“I think the most effective characters are the ones who seem like, ‘Hal Jordan wouldn't do that.’ Oh, yeah, he kind of might, because he's reacting to something in a way that you didn't expect him to.’ I think in the first four issues (of The Green Lantern) particularly, people will be saying, ‘Hal Jordan wouldn't do that. Grant, you do not understand this character.’ Then, you'll see what we're aiming towards."
Some of the depths that Morrison is willing to explore with Hal Jordan come from the confidence he has in artist Liam Sharp. Once Morrison knew he was on board, it pushed him to think bigger.
“We wanted to bring a European influence to it, which is ideal, because Liam’s from England, but he was really influenced by French graphic novels and by British comics, as well. So, the first couple (issues), you'll see the influence of bande dessinée and 2000 A.D. in there, the works of Virgil Findlay and it gives the whole thing a different look. It almost takes it away from being a superhero comic, and it's very much a golden age sci-fi comic."
"So, it encouraged me to go even crazier with the locations and the planets and the alien creatures, because I know he can handle it. It's taken influences that suit the character, but haven't really been applied in that way before, and Liam's just been the perfect collaborator."
"The Green Lantern is a book all about light. So spectacle was an important part of what we wanted with big fantastic images, amazing worlds, stuff that only George Lucas could probably manage.”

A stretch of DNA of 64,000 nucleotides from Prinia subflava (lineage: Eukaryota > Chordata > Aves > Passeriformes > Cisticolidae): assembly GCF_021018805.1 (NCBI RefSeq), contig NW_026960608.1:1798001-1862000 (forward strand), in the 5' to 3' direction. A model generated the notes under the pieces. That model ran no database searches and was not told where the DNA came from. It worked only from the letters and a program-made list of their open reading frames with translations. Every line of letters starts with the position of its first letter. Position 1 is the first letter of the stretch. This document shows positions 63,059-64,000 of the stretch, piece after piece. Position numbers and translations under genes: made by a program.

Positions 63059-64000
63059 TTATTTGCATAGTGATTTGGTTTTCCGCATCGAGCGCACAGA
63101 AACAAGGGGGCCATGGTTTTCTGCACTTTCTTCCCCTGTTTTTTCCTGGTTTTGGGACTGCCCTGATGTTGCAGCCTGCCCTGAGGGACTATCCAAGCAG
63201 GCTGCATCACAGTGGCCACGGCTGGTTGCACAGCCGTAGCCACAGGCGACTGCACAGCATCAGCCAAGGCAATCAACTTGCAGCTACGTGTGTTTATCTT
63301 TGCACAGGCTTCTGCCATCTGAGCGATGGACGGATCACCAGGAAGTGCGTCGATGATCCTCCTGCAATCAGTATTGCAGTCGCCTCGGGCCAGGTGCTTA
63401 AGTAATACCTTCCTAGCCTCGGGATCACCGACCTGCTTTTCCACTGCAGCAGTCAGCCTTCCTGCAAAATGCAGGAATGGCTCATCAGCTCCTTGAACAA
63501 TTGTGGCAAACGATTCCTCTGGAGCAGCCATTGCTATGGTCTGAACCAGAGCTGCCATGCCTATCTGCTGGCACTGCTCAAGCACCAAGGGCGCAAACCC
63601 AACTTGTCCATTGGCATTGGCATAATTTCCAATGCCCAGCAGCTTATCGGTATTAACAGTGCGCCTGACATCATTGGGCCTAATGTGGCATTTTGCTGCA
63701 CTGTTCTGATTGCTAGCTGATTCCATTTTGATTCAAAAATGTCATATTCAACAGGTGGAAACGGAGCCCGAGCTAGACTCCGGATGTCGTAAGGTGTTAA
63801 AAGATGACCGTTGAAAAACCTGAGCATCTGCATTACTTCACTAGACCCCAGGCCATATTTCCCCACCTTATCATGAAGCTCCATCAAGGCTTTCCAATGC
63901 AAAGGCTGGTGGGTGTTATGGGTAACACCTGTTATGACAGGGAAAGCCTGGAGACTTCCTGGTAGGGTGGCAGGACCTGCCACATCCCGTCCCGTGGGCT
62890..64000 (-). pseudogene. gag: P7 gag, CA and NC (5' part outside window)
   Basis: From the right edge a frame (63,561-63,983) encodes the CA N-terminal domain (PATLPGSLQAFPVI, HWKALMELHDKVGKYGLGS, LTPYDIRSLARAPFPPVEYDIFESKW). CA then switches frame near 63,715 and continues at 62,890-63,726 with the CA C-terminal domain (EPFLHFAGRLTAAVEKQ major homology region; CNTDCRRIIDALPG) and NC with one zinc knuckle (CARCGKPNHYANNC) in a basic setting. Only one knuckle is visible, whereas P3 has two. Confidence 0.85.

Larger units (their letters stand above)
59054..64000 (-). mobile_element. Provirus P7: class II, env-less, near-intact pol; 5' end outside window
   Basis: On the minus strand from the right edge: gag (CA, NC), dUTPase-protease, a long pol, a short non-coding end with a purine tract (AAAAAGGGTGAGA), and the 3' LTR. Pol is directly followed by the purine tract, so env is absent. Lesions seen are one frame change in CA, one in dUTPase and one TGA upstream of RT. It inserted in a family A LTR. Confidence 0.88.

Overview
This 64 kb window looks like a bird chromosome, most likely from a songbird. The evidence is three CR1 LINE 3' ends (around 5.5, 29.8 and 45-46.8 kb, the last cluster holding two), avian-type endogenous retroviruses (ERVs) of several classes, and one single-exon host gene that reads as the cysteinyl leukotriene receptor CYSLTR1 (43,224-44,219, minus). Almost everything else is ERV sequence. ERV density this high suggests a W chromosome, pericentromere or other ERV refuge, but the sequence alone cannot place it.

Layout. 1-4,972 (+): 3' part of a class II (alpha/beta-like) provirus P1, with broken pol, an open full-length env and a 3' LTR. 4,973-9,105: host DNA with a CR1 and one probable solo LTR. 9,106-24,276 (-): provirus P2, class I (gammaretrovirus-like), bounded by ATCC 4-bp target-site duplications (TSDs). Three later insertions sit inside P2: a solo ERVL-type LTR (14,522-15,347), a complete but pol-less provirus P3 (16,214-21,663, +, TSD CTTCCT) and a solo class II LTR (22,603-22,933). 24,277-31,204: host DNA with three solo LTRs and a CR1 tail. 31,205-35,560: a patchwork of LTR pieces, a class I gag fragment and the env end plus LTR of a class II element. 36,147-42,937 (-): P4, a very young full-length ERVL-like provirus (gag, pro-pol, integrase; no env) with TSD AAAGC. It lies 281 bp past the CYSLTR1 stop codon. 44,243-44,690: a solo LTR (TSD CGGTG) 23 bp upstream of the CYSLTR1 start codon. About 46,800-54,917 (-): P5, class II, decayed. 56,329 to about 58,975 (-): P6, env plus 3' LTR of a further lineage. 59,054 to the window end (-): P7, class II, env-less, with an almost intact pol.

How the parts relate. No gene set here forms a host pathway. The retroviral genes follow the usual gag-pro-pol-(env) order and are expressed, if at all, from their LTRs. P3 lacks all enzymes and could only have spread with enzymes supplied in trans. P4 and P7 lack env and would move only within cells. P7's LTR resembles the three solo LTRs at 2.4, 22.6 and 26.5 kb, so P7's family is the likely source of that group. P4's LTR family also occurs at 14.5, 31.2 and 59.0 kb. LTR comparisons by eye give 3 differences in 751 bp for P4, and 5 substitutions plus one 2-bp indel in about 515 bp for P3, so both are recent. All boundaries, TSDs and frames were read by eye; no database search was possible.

Morrison and Sharp have mapped out a long course for The Green Lantern, 10 issues have been written and Morrison has already begun plotting out the “second season.” He revealed future stories include the exploration of the Guardians’ understanding of the way the universe works, the Controllers, an appearance of Commander Crack, and an exploration of Hal Jordan’s relationship with the Flash. In fact, many of his friends and lovers will be used as mirrors pointed at Hal. And yes, a much-anticipated reunion with Oliver Queen.
“I want to play with what was taken as the basis of their relationship back in the '70s, whereas, one guy's an unemployed toy salesman, and the other guy's a millionaire who just lost his money. I want to invert a lot of the things, where suddenly, maybe Hal's the left wing guy. You know? Maybe there's a bit of bull***t about Oliver Queen."
Fans of Morrison's work know the world building and high concept science-fiction was going to be easy, but the most challenging thing is proving to be Hal Jordan himself – a far departure from who Morrison is, and that challenge of writing Hal has been the draw.
“When I was younger, all the characters I wrote like The Doom Patrol, were misfits like me,” Morrison admitted. “(Hal Jordan) is a very complex, gnarly character, and I don't even think I've scratched the surface yet. We really only feel we start to get him at episode three. But, it's been a journey. It's been strange, fun, and that's what I like about it. He's unusual and just a weird guy.”